|TRACKS ACROSS THE MARSH|
I have mentioned before that there seems to be a much greater amount of logging this winter, probably because of increased demand for wood for paper and energy, which raises prices for timber, and in the poor economy land owners need money to pay their property taxes.
Those who are do not live in a forested area may not be familiar with some of the machinery commonly used in logging. Modern logging operations often use very specialized big equipment, like this tracked machine that has an arm with a big shears that cuts trees at ground level, after it runs spiked rollers up and down the trunk to de-limb and de-bark the tree. The same machine places the logs in piles. A big skid loader skids logs and bulldozes stumps. Of course chain saws are still used in logging. There is a big difference in logging operations, some being relatively sensitive to the environment, others creating an unconscionable environmental mess. I am not against proper logging. Land has to be productive, and good logging practices create excellent wildlife habitat and forest regeneration, and modern, properly regulated forestry is a highly scientific process. Logging is a major industry in Wisconsin, and a mainstay of the northern Wisconsin economy.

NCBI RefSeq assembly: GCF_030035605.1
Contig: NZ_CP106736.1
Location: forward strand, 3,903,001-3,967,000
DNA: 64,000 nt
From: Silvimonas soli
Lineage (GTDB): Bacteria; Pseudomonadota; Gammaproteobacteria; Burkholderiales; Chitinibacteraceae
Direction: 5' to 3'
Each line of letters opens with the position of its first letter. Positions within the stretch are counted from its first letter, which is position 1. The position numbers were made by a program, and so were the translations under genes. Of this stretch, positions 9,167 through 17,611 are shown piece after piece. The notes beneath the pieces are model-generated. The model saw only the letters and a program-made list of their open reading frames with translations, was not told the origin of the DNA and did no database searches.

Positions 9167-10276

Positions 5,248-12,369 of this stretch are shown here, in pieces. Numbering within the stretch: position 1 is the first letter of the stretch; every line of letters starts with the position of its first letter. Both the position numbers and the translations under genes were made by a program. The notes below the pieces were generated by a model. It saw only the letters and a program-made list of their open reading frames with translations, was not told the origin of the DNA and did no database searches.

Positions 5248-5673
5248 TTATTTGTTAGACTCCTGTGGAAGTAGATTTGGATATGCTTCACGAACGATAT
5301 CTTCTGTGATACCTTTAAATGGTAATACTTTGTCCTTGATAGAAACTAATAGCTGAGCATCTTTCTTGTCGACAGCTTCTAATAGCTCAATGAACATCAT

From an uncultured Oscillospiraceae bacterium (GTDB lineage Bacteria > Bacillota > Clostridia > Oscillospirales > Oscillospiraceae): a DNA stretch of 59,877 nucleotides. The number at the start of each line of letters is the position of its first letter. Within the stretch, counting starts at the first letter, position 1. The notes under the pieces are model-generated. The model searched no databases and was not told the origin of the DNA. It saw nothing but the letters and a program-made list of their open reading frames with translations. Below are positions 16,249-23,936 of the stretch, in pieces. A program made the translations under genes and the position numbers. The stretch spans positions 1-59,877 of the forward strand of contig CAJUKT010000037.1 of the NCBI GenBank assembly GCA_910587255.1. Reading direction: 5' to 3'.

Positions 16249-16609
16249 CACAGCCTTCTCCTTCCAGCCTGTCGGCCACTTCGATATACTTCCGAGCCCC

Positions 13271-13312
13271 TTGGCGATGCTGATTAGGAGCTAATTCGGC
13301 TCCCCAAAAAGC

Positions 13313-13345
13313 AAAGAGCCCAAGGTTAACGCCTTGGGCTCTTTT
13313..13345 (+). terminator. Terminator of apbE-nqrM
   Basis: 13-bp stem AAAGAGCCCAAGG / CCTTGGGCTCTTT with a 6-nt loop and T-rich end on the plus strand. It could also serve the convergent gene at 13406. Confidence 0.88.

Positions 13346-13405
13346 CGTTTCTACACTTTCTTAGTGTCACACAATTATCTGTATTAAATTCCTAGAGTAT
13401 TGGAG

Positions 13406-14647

The unusual tracks pictured lead across the marsh on Valley Road that is the headwaters of the North Branch of Pike’s Creek. They are 2.5 feet or larger in diameter. They are not snowshoe tracks, as they end going straight up an almost vertical embankment. They are most probably the impressions of the body of a large animal struggling through deep snow by short leaps and bounds, perhaps one or more deer, or wolves, or maybe a deer chased by wolves. I would welcome comment, or any other theory.